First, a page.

I mostly enjoy the unpredictable aspect of the work I do, because something as simple as unexpected weather changes can call for split-second improvisation on my part to make everything work.
I also enjoy the challenges that event organising comes with, because I feel that it strengthens me to grow and become a better person and businesswoman. It’s fun to meet with different clients, companies, staff and going to different venues, the travelling, the food and amazing chefs- just everything!
Take us through a typical day in your life as an Events Manager and overall Motherland Mogul…
A typical day in my life begins with me waking up at 5am in the morning to prepare for my morning run. I always have my cell phone on hand to check emails and the social media pages before 7am, I then relax with a refreshing bath to kick-start the day. I’ll also have lots of water and some oats before filling my mind with work.
At work, no two days are the same, as I might be sewing dresses/aprons for the staff or getting some administration work done on one day, and attending to a 6am call time the next. Whenever I have an early call time I know that I’ll have to be up at 03:30am in order to get the job done right. All my clients know me as an early bird, keeping to a particular schedule helps to keep me organised and punctual.
What achievements are you most proud as a business owner?
What I’m most proud of thus far is the clientele I have, besides working on South Africa’s biggest events, my clients are good people to work with, and I have the opportunity to work alongside companies that have been in business for more than ten years. To me that’s something that I pat myself on the back for.
I also have the most amazing team in Johannesburg, Durban and North West, these are the people who saw the vision and mission I had as a young entrepreneur and decided to be a part of it and grow with me.
I am most proud of the fact that I’ve made a name for myself and I’m now able to inspire other young people who admire my hustle, as I continue to push through even the hardest times.
What obstacles have you overcome as an entrepreneur?
I tend to take things personally and I am an impatient person. So I’ve had to learn not to take everything so personally, and have learnt to resolve issues with a calm approach. Most of the obstacles I’ve had, I overcame by asking for advice, seeking information especially from people that are in the same industry as I am, and what I’ve realised is that I don’t know everything and sometimes it is okay to seek assistance.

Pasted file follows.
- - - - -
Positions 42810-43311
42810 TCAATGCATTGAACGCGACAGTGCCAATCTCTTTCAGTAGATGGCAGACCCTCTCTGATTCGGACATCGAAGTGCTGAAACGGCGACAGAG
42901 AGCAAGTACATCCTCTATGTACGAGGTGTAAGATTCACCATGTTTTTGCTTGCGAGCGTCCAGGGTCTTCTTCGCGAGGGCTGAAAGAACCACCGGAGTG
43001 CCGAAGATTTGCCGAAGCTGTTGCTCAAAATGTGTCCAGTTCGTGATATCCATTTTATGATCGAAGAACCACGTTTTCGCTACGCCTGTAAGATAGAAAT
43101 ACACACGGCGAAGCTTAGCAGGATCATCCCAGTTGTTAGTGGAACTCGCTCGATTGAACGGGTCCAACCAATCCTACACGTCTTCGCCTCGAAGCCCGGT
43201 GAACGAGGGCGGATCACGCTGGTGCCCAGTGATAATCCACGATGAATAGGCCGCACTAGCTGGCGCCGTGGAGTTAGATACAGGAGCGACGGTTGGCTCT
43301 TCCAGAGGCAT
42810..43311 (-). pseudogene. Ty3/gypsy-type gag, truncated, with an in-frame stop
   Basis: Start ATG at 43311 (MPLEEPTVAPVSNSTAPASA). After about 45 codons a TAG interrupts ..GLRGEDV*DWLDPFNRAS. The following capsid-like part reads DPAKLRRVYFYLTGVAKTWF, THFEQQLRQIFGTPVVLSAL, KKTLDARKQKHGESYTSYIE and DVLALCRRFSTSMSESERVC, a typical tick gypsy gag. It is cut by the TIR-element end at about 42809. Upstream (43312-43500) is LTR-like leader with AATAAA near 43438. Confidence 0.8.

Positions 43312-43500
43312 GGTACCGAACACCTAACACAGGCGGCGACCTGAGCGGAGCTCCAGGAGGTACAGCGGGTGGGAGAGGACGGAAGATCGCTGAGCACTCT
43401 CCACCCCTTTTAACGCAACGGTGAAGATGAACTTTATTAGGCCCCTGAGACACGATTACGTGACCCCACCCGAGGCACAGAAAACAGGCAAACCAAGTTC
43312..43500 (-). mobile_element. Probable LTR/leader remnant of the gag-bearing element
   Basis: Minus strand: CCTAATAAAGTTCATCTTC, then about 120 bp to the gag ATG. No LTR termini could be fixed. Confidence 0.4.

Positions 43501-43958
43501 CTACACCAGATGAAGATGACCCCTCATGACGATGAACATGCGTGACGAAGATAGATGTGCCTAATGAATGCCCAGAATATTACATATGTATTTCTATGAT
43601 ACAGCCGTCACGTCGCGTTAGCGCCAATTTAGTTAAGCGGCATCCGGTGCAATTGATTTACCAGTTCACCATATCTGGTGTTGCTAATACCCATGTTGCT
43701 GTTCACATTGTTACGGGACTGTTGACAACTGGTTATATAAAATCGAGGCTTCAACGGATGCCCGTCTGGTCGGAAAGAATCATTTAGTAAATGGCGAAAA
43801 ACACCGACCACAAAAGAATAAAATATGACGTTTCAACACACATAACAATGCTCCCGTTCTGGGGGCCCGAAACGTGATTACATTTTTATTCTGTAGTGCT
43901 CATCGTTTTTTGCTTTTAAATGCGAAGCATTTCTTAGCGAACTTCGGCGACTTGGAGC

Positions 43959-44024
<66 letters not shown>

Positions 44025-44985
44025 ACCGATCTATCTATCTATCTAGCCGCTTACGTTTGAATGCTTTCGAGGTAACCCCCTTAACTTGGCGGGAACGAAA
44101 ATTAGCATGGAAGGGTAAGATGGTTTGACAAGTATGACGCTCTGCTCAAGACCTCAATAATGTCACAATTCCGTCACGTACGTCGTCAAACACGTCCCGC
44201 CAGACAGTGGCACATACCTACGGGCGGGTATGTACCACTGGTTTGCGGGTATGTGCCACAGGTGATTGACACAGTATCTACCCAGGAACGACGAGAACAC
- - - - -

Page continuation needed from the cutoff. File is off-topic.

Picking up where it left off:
What are your future plans for ILosi Events Management?
The future for ILosi Events Management is to build an empire. I most definitely want to expand my services with the team I have, so I have been looking at décor designs. I would also like to have a permanent team and hopefully host our own events in the future.
How do you balance work and personal life?
I keep work very professional, my clients stay as clients and even though my friends happen to be business owners they are in different industries. I take great pride in building the best relationships with my clients and friends.
Things flow easily for me when I separate the two, but sometimes my friends suffer when I am a bit stressed out with work and I am not as bubbly as I normally am, but I try to keep things balanced.
What do you do for fun, and what are your interests outside of managing events?
I love running, contemporary dancing and I recently started playing tennis. I am now based in Johannesburg, so I don’t meditate by the beach or surf anymore, but I also enjoy that too.
What three tips would you give someone wanting to go into events management?
*Expect to work long hours and have little sleep.
*You need to enjoy constantly being in a crowd.
*Don’t expect to have a social or personal life because your work will become your life.
Do you have any insights on how to run a successful events management company?
Ntombizodwa Sibanda and Bonnie Chimanikire recently hosted a successful high tea event in Harare, Zimbabwe. The High Tea concept is an initiative that was co-founded by the two ladies, Ntombizodwa and Bonnie. They wanted the event to be an afternoon of encouragement, pampering and positive interaction for women.
SLA contributor Makhosazana Ndlovu recently caught up with Ntombizodwa to learn more about the concept and discover their secrets to running a successful event.
What inspired you to start The High Tea initiative?
My partner, Bonnie and I had successfully run a campaign to assist displaced xenophobic victims in the Germiston area. After the campaign, Bonnie approached me about her vision to host a women-focused event.
We agreed that we wanted the event not only to be informative, but to be an afternoon of encouragement, pampering, and positive interaction of women, which is contrary to the general negative narrative of the interaction of women.
Empowerment, fashion, food. Why these themes specifically?
Our ultimate goal is to holistically fulfil our guests. Our guests are encouraged to dress to the nines, we ensure that our menu and refreshments are fit for the palate of queens and carefully select our speakers with a simple mandate to encourage our women. No woman can ever get enough of these themes.
How did you deal with the challenges that you faced when you first introduced the initiative?
Determination: We knew what we wanted. We knew what had to be done to achieve it, and we set out to do it. Most importantly, we were prepared for the worst; which was very low numbers. But we knew that if we succeeded in executing the first one, we would have the most effective publicity (word of mouth) going forward.
Support structure: We had friends and family who stood by us and gave us the necessary support and advice we needed.
Prayer: Some situations were beyond us. Those are the ones we left to God to handle. And He pulled through for us… a lot of fasting and prayer comes into every edition of The High Tea.
Who do you work with to ensure that The High Tea events are a success?
When we started, it was just Bonnie and I. However, as the vision grew, so did the need to incorporate much-needed help. The core team has grown by an extra four members, namely, Pam, Zihlobo, Gugu, and Sidumisile.